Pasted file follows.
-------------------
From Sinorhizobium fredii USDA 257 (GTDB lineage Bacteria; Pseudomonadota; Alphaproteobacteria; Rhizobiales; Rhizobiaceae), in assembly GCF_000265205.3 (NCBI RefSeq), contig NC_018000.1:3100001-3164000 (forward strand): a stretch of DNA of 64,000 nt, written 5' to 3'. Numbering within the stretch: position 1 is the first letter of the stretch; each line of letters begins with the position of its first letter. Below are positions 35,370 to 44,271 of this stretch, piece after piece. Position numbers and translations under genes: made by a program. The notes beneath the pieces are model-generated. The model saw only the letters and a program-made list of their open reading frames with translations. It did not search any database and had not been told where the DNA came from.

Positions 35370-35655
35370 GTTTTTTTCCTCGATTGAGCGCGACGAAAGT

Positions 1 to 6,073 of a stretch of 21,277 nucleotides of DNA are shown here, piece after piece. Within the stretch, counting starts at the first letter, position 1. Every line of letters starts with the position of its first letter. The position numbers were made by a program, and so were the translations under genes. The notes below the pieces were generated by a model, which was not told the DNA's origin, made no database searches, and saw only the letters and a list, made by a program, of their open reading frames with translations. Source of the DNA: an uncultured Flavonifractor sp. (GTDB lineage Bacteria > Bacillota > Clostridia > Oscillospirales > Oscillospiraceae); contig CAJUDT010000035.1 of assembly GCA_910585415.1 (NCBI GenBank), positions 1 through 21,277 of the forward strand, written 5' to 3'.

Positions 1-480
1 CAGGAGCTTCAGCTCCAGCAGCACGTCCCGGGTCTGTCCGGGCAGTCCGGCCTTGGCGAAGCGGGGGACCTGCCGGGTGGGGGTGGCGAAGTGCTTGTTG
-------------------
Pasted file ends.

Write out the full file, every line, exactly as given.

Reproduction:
From Sinorhizobium fredii USDA 257 (GTDB lineage Bacteria; Pseudomonadota; Alphaproteobacteria; Rhizobiales; Rhizobiaceae), in assembly GCF_000265205.3 (NCBI RefSeq), contig NC_018000.1:3100001-3164000 (forward strand): a stretch of DNA of 64,000 nt, written 5' to 3'. Numbering within the stretch: position 1 is the first letter of the stretch; each line of letters begins with the position of its first letter. Below are positions 35,370 to 44,271 of this stretch, piece after piece. Position numbers and translations under genes: made by a program. The notes beneath the pieces are model-generated. The model saw only the letters and a program-made list of their open reading frames with translations. It did not search any database and had not been told where the DNA came from.

Positions 35370-35655
35370 GTTTTTTTCCTCGATTGAGCGCGACGAAAGT

Positions 1 to 6,073 of a stretch of 21,277 nucleotides of DNA are shown here, piece after piece. Within the stretch, counting starts at the first letter, position 1. Every line of letters starts with the position of its first letter. The position numbers were made by a program, and so were the translations under genes. The notes below the pieces were generated by a model, which was not told the DNA's origin, made no database searches, and saw only the letters and a list, made by a program, of their open reading frames with translations. Source of the DNA: an uncultured Flavonifractor sp. (GTDB lineage Bacteria > Bacillota > Clostridia > Oscillospirales > Oscillospiraceae); contig CAJUDT010000035.1 of assembly GCA_910585415.1 (NCBI GenBank), positions 1 through 21,277 of the forward strand, written 5' to 3'.

Positions 1-480
1 CAGGAGCTTCAGCTCCAGCAGCACGTCCCGGGTCTGTCCGGGCAGTCCGGCCTTGGCGAAGCGGGGGACCTGCCGGGTGGGGGTGGCGAAGTGCTTGTTG